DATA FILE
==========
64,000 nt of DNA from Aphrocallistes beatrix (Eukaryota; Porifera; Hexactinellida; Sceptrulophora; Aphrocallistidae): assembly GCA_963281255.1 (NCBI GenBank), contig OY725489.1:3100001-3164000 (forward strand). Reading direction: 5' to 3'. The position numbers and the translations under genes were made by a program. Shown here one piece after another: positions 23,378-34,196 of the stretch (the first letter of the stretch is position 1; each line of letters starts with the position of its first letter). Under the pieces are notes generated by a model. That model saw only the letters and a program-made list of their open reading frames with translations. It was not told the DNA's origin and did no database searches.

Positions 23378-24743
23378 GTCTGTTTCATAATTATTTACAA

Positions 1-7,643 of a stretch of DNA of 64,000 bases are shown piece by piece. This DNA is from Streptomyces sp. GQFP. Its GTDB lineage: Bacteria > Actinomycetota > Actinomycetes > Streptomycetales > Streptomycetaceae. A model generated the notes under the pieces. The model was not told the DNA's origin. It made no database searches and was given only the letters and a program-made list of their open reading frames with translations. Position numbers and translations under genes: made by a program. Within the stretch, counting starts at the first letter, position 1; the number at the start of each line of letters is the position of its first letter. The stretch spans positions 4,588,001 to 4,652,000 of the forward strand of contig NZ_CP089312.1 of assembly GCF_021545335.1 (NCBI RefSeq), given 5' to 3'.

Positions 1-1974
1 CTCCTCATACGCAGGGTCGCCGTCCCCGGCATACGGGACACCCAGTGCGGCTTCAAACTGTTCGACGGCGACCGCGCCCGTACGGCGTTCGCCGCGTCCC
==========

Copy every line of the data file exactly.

64,000 nt of DNA from Aphrocallistes beatrix (Eukaryota; Porifera; Hexactinellida; Sceptrulophora; Aphrocallistidae): assembly GCA_963281255.1 (NCBI GenBank), contig OY725489.1:3100001-3164000 (forward strand). Reading direction: 5' to 3'. The position numbers and the translations under genes were made by a program. Shown here one piece after another: positions 23,378-34,196 of the stretch (the first letter of the stretch is position 1; each line of letters starts with the position of its first letter). Under the pieces are notes generated by a model. That model saw only the letters and a program-made list of their open reading frames with translations. It was not told the DNA's origin and did no database searches.

Positions 23378-24743
23378 GTCTGTTTCATAATTATTTACAA

Positions 1-7,643 of a stretch of DNA of 64,000 bases are shown piece by piece. This DNA is from Streptomyces sp. GQFP. Its GTDB lineage: Bacteria > Actinomycetota > Actinomycetes > Streptomycetales > Streptomycetaceae. A model generated the notes under the pieces. The model was not told the DNA's origin. It made no database searches and was given only the letters and a program-made list of their open reading frames with translations. Position numbers and translations under genes: made by a program. Within the stretch, counting starts at the first letter, position 1; the number at the start of each line of letters is the position of its first letter. The stretch spans positions 4,588,001 to 4,652,000 of the forward strand of contig NZ_CP089312.1 of assembly GCF_021545335.1 (NCBI RefSeq), given 5' to 3'.

Positions 1-1974
1 CTCCTCATACGCAGGGTCGCCGTCCCCGGCATACGGGACACCCAGTGCGGCTTCAAACTGTTCGACGGCGACCGCGCCCGTACGGCGTTCGCCGCGTCCC